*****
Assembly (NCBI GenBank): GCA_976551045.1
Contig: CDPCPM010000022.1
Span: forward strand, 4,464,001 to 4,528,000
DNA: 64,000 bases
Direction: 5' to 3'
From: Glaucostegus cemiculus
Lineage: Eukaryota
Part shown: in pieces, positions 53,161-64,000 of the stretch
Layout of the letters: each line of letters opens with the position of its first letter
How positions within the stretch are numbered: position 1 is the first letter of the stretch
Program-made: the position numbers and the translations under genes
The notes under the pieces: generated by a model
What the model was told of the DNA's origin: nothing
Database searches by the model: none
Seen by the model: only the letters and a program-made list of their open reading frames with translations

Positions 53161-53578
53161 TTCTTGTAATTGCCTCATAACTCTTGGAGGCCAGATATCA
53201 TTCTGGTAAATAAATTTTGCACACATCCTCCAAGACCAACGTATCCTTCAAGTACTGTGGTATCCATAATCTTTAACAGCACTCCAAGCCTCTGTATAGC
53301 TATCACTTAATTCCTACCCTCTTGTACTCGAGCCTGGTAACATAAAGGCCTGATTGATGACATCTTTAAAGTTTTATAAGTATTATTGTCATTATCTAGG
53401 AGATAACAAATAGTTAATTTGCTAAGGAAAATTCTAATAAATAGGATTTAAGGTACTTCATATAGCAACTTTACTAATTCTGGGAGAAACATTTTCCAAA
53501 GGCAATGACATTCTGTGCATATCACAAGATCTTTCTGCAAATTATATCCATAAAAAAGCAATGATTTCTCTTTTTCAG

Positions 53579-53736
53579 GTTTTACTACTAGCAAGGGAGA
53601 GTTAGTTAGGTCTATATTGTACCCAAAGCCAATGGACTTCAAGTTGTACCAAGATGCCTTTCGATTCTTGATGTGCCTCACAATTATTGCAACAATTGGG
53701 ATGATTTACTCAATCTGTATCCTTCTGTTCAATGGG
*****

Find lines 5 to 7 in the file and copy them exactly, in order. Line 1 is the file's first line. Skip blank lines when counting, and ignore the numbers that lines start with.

Direction: 5' to 3'
From: Glaucostegus cemiculus
Lineage: Eukaryota